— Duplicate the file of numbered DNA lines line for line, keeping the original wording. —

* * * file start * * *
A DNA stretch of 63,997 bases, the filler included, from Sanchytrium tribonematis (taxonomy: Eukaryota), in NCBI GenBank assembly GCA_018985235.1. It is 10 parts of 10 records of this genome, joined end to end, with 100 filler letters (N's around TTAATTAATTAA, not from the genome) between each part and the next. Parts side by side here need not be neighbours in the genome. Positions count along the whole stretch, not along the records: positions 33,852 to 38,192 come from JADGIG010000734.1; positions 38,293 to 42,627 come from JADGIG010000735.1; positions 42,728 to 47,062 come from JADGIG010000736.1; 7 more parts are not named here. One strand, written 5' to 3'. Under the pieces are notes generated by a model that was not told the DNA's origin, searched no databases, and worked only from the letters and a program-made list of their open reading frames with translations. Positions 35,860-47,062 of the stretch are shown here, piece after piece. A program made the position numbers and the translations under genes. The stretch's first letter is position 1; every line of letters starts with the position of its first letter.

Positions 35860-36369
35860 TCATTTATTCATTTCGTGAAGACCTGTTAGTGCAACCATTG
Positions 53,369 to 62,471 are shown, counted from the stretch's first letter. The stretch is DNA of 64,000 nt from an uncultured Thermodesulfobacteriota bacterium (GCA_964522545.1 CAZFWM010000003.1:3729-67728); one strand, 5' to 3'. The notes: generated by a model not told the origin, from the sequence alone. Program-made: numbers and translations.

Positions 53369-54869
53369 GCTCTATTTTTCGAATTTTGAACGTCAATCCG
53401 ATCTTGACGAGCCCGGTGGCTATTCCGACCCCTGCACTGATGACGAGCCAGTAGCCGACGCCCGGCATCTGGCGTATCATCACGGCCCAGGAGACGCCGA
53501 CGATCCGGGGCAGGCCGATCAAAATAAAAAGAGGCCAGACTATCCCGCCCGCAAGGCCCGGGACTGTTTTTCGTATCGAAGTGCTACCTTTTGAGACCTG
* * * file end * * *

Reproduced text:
A DNA stretch of 63,997 bases, the filler included, from Sanchytrium tribonematis (taxonomy: Eukaryota), in NCBI GenBank assembly GCA_018985235.1. It is 10 parts of 10 records of this genome, joined end to end, with 100 filler letters (N's around TTAATTAATTAA, not from the genome) between each part and the next. Parts side by side here need not be neighbours in the genome. Positions count along the whole stretch, not along the records: positions 33,852 to 38,192 come from JADGIG010000734.1; positions 38,293 to 42,627 come from JADGIG010000735.1; positions 42,728 to 47,062 come from JADGIG010000736.1; 7 more parts are not named here. One strand, written 5' to 3'. Under the pieces are notes generated by a model that was not told the DNA's origin, searched no databases, and worked only from the letters and a program-made list of their open reading frames with translations. Positions 35,860-47,062 of the stretch are shown here, piece after piece. A program made the position numbers and the translations under genes. The stretch's first letter is position 1; every line of letters starts with the position of its first letter.

Positions 35860-36369
35860 TCATTTATTCATTTCGTGAAGACCTGTTAGTGCAACCATTG
Positions 53,369 to 62,471 are shown, counted from the stretch's first letter. The stretch is DNA of 64,000 nt from an uncultured Thermodesulfobacteriota bacterium (GCA_964522545.1 CAZFWM010000003.1:3729-67728); one strand, 5' to 3'. The notes: generated by a model not told the origin, from the sequence alone. Program-made: numbers and translations.

Positions 53369-54869
53369 GCTCTATTTTTCGAATTTTGAACGTCAATCCG
53401 ATCTTGACGAGCCCGGTGGCTATTCCGACCCCTGCACTGATGACGAGCCAGTAGCCGACGCCCGGCATCTGGCGTATCATCACGGCCCAGGAGACGCCGA
53501 CGATCCGGGGCAGGCCGATCAAAATAAAAAGAGGCCAGACTATCCCGCCCGCAAGGCCCGGGACTGTTTTTCGTATCGAAGTGCTACCTTTTGAGACCTG